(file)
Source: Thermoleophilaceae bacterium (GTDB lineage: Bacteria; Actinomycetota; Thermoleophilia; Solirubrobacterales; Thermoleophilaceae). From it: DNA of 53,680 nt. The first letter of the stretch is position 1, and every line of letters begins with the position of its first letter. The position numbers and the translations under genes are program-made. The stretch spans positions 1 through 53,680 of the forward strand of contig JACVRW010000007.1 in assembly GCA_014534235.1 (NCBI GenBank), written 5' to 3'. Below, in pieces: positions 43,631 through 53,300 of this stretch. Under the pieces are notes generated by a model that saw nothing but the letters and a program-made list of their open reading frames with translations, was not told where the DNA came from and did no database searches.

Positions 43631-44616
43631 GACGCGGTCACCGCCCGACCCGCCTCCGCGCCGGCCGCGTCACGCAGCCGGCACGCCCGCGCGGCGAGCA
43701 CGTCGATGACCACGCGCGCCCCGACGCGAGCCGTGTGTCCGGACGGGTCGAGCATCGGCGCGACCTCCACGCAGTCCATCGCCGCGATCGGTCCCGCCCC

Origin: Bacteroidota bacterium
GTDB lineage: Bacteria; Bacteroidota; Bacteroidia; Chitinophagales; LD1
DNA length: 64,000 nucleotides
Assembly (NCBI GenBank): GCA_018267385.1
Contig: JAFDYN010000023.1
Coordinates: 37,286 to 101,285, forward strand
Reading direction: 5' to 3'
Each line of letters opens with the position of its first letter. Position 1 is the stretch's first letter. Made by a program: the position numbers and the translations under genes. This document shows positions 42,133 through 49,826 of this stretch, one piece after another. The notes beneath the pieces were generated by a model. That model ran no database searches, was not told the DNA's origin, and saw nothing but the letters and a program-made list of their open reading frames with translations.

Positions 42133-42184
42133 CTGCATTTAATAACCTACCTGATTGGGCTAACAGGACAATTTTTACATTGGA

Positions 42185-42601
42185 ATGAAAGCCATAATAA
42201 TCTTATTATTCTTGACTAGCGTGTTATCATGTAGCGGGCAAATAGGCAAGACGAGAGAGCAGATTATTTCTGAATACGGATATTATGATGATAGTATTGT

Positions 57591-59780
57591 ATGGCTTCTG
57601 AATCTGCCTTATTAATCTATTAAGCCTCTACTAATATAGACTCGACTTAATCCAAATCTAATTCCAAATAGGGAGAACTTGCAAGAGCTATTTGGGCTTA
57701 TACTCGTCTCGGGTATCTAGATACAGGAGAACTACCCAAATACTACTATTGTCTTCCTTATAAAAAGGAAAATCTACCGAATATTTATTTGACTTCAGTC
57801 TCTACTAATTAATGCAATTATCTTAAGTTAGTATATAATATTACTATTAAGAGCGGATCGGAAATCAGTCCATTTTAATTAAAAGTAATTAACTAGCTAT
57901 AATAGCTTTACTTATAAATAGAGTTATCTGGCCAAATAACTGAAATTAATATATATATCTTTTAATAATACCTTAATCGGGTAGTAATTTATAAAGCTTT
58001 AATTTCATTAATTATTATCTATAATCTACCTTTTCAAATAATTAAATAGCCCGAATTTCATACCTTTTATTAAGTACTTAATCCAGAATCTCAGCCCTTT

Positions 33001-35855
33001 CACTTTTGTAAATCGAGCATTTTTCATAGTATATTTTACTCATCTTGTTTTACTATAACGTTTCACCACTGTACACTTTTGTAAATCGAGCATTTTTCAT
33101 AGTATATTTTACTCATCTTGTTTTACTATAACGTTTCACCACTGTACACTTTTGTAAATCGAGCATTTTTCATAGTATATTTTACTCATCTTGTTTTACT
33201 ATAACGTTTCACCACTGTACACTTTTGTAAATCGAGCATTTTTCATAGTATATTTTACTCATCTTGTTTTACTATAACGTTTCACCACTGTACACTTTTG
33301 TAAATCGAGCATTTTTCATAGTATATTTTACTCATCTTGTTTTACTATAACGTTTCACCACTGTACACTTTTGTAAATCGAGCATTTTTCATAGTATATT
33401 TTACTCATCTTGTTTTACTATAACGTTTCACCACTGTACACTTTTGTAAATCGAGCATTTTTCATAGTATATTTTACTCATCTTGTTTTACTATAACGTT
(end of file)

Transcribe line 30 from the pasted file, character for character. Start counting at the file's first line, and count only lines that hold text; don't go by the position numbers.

33401 TTACTCATCTTGTTTTACTATAACGTTTCACCACTGTACACTTTTGTAAATCGAGCATTTTTCATAGTATATTTTACTCATCTTGTTTTACTATAACGTT